“anything that helps the motorist and their passengers to remain safer after an accident or when they have had to stop for whatever reason is worth considering.”—[Official Report, 8 March 2005; Vol. 431, c. 1451.]

So the Government have acknowledged that there is merit in the suggestion. Our contention is that, given the investment that a driver has to make in a car—in servicing it, insuring it, fuelling it and everything else—£5 is not an exorbitant sum. There would be real merit in having a reflective vest when a car breaks down or when a passenger has to get out. They would be a lot safer and more visible to oncoming road users.

Photo of Greg Knight Greg Knight Chair, Procedure Committee

I do not want to detain the Committee for too long, but I rise to support my hon. Friend the Member for North Shropshire. I dislike unnecessary regulation and red tape, but where issues of safety are concerned we should examine the experiences and practices of other countries to see whether they are worth following. As my hon. Friend said, the law in Spain, which I have seen in operation, is that if a person stops his vehicle and leaves it for whatever reason—from what I have seen, that is usually owing to a breakdown, a flat tyre or another mechanical problem—he must don a reflective jacket. That is a valuable aid to road safety.

I have been involved in two near misses while driving with headlamps on and someone with dark clothing has been standing in the carriageway. On one occasion it looked as though the man was admiring his vehicle rather than trying to repair it, and if he had been wearing reflective clothing I would have seen him at a much greater distance.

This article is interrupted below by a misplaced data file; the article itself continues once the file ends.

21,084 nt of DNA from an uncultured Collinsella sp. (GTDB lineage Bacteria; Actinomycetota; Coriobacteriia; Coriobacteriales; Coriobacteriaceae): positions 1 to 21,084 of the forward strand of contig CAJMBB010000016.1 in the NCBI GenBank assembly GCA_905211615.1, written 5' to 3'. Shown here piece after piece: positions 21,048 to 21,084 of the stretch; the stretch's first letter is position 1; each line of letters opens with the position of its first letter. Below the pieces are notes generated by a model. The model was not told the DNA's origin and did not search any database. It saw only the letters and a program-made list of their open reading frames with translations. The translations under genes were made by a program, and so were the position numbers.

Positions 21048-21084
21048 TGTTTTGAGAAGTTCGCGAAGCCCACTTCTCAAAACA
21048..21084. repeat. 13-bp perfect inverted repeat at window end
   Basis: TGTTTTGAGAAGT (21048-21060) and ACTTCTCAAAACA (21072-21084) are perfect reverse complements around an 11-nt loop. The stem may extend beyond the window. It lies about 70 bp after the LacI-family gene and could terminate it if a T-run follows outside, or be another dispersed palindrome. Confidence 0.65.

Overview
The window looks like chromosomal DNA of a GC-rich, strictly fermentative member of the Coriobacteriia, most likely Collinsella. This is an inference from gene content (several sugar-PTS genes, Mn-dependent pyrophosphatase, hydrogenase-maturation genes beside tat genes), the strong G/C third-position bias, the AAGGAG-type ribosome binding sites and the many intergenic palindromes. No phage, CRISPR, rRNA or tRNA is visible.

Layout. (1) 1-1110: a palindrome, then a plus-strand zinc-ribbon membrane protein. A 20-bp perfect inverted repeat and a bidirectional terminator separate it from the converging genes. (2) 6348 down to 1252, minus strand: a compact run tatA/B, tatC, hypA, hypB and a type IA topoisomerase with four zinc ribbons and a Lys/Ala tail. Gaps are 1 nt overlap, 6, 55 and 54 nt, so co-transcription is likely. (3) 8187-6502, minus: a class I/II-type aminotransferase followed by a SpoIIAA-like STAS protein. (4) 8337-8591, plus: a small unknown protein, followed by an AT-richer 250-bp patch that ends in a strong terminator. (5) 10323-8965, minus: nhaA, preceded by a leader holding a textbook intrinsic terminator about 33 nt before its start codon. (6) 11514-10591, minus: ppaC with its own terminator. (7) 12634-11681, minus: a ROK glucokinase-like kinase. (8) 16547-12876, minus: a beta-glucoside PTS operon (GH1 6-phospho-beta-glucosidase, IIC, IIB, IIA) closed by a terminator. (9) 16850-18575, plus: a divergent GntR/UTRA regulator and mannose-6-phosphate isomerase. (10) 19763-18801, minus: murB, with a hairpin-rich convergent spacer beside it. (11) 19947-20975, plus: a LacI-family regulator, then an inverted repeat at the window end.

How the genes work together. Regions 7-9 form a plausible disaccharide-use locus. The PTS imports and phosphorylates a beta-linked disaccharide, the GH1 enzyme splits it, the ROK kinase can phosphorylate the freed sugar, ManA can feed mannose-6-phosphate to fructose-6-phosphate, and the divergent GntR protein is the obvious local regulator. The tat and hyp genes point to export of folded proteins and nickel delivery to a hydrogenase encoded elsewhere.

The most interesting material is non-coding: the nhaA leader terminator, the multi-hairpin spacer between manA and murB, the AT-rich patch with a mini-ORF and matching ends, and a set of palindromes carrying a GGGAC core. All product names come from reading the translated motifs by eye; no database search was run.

What assessment has the Minister or his officials made of the effectiveness of the provision in other countries? It was as a result of a speech that I made when we discussed the previous Bill that the then Minister, the hon. Member for Staffordshire, Moorlands, said that she was willing to examine what had happened in other countries and to consider the benefits with a view to revisiting the matter. I hope that the Minister can tell us whether an assessment has been made.

The Minister referred to a box in his car and said that he had no idea what was in it and, by implication, no idea what the contents meant. At first, I thought he was referring to his red box, but he made it clear that he was referring to a black recorder box. If he cannot give us an answer today and my hon. Friends do not press the new clause to a vote, I hope that he will tell us on Report what assessment his Department has made of the effectiveness of the provision where it has been tried.

Photo of Stephen Ladyman Stephen Ladyman Minister of State, Department for Transport 2:30, 20 Ebrill 2006

When I proposed that we should have photo identity licences at a cost of perhaps £5 or £10 I was accused of introducing a stealth tax, yet here we have a Conservative Front Bencher suggesting a further stealth tax. People would not have to keep just one £5 piece of equipment in their car. If they had a five-seater car, presumably they would have to keep five  pieces of equipment in it. The hon. Gentleman’s stealth tax would be five times higher than the one that he accused me of introducing.